Let's Subset JavaScript

TL;DR: Subsetting JavaScript is easy, you can do it with jsub.

At SimpliField, we allow users to collect and analyse field data and as part of it, our users can create their own data models.

As a consequence, we needed a solution that allows to define dynamically computed relational constraints. Things like dynamically define a form field as optional based on some conditions/computations.

We ended up with a reliable solution based on a user interface and simple conditions. The problem we faced was that every new feature resulted in new complexity.

We were also defining a new language our API consumers would certainly hate, once publicly available. And friends don't let friends struggling with bad APIs ;).

A few words about our stack

We're using a full JavaScript stack (we call it MEANI for Mongo Express Angular NodeJS and Ionic). The big win of this kind of stack is not only isomorphism (I had great moments building the end-to-end user's rights management system for our apps) but is mainly skill reuse.

As a JavaScript developer, I can make some changes to the back-end and apply the resulting changes in both the front-end and the mobile app. It is really valuable as you don't have to rely on someone else to make a bunch of related changes.

Subsetting JavaScript

Always bet in JavaScript
Source: Brendan Eich's blog

So we choose to rely on JavaScript for conditionally displayed fields, computed fields, etc... The idea is simple: we need a formula language like those you can find in Open Office Calc or Microsoft Excel but we don't want to reinvent the wheel.

We also want to have the minimal learning curve for developpers that will interact with our API. Since JavaScript was already a first class citizen in our stack, subsetting its syntax was in evidence.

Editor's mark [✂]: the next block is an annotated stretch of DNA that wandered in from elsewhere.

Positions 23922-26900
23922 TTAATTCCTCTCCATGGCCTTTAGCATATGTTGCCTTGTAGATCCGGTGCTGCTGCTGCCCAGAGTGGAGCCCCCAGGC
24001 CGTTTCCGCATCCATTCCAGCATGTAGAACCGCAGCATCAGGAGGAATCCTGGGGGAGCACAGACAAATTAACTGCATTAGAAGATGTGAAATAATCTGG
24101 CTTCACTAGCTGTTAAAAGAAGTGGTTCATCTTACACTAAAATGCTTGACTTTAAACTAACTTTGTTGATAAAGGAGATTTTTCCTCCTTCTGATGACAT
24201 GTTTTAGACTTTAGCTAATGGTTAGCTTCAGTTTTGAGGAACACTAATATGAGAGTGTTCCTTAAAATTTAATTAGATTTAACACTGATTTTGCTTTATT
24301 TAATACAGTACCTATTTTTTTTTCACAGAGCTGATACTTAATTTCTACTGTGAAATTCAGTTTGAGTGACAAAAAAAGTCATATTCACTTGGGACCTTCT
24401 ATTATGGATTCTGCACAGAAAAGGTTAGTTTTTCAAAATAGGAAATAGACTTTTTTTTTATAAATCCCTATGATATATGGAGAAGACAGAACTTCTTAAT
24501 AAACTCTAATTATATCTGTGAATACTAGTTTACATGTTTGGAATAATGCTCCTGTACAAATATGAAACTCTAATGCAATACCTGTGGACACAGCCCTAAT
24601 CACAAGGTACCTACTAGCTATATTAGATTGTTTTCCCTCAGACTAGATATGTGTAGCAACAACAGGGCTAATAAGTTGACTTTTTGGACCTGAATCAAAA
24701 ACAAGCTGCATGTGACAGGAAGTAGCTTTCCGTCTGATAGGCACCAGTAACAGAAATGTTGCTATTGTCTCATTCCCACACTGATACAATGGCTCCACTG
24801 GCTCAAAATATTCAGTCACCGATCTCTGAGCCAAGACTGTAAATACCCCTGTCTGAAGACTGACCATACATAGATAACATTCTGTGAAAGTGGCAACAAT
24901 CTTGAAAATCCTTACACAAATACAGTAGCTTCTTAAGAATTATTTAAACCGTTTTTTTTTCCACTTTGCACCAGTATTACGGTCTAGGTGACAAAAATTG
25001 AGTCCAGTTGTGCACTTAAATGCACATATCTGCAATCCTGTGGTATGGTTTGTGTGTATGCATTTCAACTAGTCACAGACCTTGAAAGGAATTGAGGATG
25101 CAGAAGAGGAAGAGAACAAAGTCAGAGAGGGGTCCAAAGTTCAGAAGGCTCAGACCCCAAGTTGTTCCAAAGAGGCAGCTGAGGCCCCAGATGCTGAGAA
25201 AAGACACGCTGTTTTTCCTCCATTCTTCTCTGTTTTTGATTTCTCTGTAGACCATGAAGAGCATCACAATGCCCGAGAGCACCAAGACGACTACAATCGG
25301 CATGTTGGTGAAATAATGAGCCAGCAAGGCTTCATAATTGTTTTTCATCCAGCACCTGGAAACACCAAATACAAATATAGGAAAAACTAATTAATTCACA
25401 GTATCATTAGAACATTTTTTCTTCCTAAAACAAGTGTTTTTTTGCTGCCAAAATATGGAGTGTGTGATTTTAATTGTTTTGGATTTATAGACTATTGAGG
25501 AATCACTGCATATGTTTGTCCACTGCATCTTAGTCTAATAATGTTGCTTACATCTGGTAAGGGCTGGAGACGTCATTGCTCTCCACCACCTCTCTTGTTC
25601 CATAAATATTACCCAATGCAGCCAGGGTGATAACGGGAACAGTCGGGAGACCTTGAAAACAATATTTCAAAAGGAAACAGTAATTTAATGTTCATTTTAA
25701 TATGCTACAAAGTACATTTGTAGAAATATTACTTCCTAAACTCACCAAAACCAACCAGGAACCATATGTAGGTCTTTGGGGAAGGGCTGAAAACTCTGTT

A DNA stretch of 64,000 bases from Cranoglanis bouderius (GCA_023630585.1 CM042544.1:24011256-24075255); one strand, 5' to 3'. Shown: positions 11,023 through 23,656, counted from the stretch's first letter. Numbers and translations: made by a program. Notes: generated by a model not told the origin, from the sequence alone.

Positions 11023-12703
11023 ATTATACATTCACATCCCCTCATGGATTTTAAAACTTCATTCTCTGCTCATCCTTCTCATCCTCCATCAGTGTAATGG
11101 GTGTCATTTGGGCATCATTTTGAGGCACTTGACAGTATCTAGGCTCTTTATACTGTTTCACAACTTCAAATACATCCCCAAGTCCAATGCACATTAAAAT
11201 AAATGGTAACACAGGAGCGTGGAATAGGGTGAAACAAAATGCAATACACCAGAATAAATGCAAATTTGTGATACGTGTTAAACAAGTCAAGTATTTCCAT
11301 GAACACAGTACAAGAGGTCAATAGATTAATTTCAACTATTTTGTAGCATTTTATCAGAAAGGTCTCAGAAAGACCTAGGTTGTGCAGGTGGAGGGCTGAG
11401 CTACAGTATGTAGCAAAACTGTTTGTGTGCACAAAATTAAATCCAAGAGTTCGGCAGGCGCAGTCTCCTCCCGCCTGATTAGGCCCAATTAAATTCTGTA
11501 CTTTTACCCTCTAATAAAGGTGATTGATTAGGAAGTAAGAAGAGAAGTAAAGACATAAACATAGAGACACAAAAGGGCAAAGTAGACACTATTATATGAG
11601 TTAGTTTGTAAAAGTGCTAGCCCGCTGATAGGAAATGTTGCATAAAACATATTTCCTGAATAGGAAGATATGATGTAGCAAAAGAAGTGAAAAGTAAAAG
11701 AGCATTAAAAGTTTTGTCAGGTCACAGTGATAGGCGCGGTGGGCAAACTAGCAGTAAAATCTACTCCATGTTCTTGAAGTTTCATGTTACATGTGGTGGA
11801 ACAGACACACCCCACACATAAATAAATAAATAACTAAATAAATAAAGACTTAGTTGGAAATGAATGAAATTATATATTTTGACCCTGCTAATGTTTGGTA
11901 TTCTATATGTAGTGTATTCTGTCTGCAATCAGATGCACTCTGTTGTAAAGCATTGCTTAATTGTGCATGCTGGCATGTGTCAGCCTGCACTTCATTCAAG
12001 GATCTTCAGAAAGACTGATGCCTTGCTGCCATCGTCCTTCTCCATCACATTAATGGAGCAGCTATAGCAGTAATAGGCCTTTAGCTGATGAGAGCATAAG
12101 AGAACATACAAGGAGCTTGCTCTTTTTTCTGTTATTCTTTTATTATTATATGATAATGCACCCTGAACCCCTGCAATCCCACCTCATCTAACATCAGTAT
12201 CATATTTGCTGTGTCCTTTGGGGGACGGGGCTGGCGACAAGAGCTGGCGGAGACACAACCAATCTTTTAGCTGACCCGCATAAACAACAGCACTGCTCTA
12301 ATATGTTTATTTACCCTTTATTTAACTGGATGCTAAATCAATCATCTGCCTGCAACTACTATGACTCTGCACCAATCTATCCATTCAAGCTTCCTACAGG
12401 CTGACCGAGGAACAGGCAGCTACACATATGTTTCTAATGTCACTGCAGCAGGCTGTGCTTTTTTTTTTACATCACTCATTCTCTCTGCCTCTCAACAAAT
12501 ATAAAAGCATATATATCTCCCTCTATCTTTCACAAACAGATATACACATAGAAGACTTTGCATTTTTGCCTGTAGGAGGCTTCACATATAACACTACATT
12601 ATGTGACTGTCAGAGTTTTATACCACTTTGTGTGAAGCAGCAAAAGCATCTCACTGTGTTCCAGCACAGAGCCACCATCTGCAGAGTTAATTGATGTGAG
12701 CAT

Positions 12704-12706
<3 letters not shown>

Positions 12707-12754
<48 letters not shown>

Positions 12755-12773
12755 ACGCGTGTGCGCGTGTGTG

Thanks to the great Esprima project, only a few hours were sufficient to create a first prototype of jsub; a tiny project aimed to simply define a custom JavaScript subset.

You basically define a set of conditions that shapes syntactically allowed expressions. Then, you check your script against those conditions and if something is going wrong, errors will simply show up.

var simpleMath = {
  conditions: [{
    type: 'Program' // allow the root node
  }, {
    type: 'ExpressionStatement' // allow expressions
  }, {
    type: 'BinaryExpression', // allow the + and - operators
    operator: ['+', '-']
  }, {
    type: 'Literal',
    raw: /^([0-9]{1,5})$/ // allow positive numbers

var errors = jsub('(1 + 2) - 1', simpleMath);
assert.equal(errors.length, 0);


Having a custom syntax subsetting JavaScript provides a lot of out of the box advantages:

There's probably a lot more things interesting with this approach let me know your thoughts.

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